Driscoll recommended closing Uphams Corner based on the school's record during the past five years. Though a state inspection team found improvements over the past year in student behavior and classroom instruction, MCAS scores remain low. For the first four years, many classes lacked rigor, and teachers didn't teach a curriculum that was aligned with the state's academic standards.
Because teachers didn't teach to the test, somehow they didn't meet this state's "academic standars." I have a new proposal for the State's Board of Education. Why don't we just hire out Kaplan to teach all our students to pass the MCAS. It'll probably be close to a 100% graduation rate. Sure, we'll be pushing forward dumb shits and be far worse for it, but they'll pass the MCAS! Yay!
The MCAS, at this moment, is a measure of one thing for 80-90% of students: socio-economic levels. People from stable, upper-middle class backgrounds will tend to do well on the exam. Students from poor, broken families probably won't. Is the MCAS a measure of their intelligence? No, it's a measure of their stability. It's a measure of how strongly their parents distilled a need in their children for academic achievement - or even merely intellectual curiousity. It's a measure of how much crap's going on at home.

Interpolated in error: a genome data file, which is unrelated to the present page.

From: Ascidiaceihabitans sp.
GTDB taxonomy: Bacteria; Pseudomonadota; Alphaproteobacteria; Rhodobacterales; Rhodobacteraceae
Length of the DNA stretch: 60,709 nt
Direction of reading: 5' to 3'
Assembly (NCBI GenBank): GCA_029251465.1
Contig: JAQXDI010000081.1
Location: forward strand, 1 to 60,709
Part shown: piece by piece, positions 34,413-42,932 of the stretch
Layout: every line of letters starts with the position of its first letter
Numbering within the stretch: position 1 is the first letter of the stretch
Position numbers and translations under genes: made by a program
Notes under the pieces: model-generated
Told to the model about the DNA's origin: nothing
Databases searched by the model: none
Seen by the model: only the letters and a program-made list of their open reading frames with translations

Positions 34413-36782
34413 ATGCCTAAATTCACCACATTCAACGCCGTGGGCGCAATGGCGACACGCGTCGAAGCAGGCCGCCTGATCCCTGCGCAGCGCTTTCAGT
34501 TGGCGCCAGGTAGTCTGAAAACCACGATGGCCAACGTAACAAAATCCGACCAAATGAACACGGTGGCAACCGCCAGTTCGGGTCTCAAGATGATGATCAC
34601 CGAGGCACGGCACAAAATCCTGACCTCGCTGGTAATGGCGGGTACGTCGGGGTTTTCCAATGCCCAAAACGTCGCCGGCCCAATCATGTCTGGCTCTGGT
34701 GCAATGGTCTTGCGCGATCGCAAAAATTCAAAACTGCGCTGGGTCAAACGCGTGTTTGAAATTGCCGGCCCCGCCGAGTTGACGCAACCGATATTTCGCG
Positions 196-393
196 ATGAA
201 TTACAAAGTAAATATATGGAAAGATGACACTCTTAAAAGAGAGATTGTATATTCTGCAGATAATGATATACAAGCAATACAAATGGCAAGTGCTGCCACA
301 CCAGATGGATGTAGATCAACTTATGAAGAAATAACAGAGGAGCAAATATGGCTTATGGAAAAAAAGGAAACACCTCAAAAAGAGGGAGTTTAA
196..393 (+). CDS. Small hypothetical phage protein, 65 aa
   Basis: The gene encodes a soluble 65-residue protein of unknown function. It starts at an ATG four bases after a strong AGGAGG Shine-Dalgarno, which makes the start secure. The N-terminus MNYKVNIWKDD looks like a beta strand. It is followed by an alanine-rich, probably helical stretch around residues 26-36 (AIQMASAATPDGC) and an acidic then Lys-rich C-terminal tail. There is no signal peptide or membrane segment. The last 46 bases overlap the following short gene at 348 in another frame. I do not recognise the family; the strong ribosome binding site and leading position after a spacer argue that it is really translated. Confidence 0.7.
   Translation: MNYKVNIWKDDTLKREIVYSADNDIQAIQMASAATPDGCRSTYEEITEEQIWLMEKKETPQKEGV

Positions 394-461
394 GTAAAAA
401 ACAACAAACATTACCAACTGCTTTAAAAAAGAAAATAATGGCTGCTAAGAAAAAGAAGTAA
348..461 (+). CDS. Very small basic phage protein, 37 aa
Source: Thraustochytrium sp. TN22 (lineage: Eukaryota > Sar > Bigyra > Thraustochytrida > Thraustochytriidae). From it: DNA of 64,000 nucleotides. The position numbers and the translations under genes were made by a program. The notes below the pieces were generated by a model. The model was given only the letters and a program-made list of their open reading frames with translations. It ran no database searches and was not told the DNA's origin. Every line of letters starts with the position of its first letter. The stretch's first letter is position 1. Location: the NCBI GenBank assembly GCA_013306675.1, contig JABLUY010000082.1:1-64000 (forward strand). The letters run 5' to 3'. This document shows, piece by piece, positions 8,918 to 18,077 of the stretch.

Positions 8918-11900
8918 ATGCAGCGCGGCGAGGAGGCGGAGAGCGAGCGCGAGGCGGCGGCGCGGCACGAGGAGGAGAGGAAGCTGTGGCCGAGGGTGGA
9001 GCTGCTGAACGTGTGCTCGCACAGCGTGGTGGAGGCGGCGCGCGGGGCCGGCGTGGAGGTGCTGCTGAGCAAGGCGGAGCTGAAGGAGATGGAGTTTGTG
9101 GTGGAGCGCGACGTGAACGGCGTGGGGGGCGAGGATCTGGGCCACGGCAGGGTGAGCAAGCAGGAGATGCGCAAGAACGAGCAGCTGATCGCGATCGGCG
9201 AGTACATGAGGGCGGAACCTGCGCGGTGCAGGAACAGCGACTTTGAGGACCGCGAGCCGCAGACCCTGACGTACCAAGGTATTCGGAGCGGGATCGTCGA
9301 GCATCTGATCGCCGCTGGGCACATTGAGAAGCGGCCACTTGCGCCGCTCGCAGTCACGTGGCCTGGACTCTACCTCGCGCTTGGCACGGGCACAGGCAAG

The thing about schools in Massachusetts is that you could take all the best teachers from Lynnfield, MASCO, Swampscott, Marblehead... and stick them in Lynn English and the kids from English won't do much better. Why? It isn't that the teachers in Lynnfield and Swampscott are so out-of-this-world fantastic, or that the teachers from Lynn are craptastic, it's that the people learning in Lynn either don't have the same familial expectations or are going through very difficult domestic situations and aren't getting the same kind of support. If people have a single parent, in and out of work and addicted to drugs - the achievement isn't passing the MCAS, the achievement is going to school 5 days a week.
All that said, I'm not against a test people must pass to graduate. However, the test needs to be completely different. The current exam doesn't really ask people to show what they learned; it's a test geared toward people who have learned how to 'beat' it - just like the SAT or any other mainly multiple-choice standardized test. Exams should make people show what they learned - be it either a portfolio project to be presented at the end of the year to a school's administration or an open-ended MCAS that doesn't have random question #2234o8343 on it, but a test that asks basic questions and looks for coherent answers using knowledge people have learned from their class.
At the very least, if the state wants to have the MCAS as it's currently formatted, it needs to invest the kind of money in the kind of places that will give everyone the support they need to pass. The kind of help necessary extends far beyond dollars invested in the educational system and includes things like health insurance, day care (for parents that would otherwise make their own children watch their kids), drug rehabilitation, etc. The problems that the MCAS reveals aren't usually indicative of what's going on at school and much more likely to be what's going on at home. Until those problems are addressed, we can throw tens of billions of dollars more into k-12 and it won't make a difference.